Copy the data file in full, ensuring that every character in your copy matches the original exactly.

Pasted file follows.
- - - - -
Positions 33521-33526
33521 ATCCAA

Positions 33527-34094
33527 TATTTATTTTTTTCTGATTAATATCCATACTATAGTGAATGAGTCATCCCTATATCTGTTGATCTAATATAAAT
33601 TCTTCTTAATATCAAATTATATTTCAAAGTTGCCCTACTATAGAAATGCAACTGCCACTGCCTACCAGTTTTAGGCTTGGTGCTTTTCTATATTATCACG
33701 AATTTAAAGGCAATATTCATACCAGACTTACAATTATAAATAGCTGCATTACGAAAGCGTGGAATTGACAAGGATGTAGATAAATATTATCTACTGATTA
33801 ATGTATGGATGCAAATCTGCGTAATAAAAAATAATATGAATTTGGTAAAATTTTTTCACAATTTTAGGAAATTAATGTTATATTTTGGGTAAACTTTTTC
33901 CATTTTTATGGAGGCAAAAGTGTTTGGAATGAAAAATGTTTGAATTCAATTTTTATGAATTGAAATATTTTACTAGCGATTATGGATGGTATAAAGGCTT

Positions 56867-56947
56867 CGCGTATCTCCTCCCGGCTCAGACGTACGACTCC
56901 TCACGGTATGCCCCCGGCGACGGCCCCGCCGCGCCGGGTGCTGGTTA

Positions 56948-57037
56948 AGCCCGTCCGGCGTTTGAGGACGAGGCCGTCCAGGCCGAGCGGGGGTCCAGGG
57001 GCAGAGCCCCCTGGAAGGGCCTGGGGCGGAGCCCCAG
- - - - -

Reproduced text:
Positions 33521-33526
33521 ATCCAA

Positions 33527-34094
33527 TATTTATTTTTTTCTGATTAATATCCATACTATAGTGAATGAGTCATCCCTATATCTGTTGATCTAATATAAAT
33601 TCTTCTTAATATCAAATTATATTTCAAAGTTGCCCTACTATAGAAATGCAACTGCCACTGCCTACCAGTTTTAGGCTTGGTGCTTTTCTATATTATCACG
33701 AATTTAAAGGCAATATTCATACCAGACTTACAATTATAAATAGCTGCATTACGAAAGCGTGGAATTGACAAGGATGTAGATAAATATTATCTACTGATTA
33801 ATGTATGGATGCAAATCTGCGTAATAAAAAATAATATGAATTTGGTAAAATTTTTTCACAATTTTAGGAAATTAATGTTATATTTTGGGTAAACTTTTTC
33901 CATTTTTATGGAGGCAAAAGTGTTTGGAATGAAAAATGTTTGAATTCAATTTTTATGAATTGAAATATTTTACTAGCGATTATGGATGGTATAAAGGCTT

Positions 56867-56947
56867 CGCGTATCTCCTCCCGGCTCAGACGTACGACTCC
56901 TCACGGTATGCCCCCGGCGACGGCCCCGCCGCGCCGGGTGCTGGTTA

Positions 56948-57037
56948 AGCCCGTCCGGCGTTTGAGGACGAGGCCGTCCAGGCCGAGCGGGGGTCCAGGG
57001 GCAGAGCCCCCTGGAAGGGCCTGGGGCGGAGCCCCAG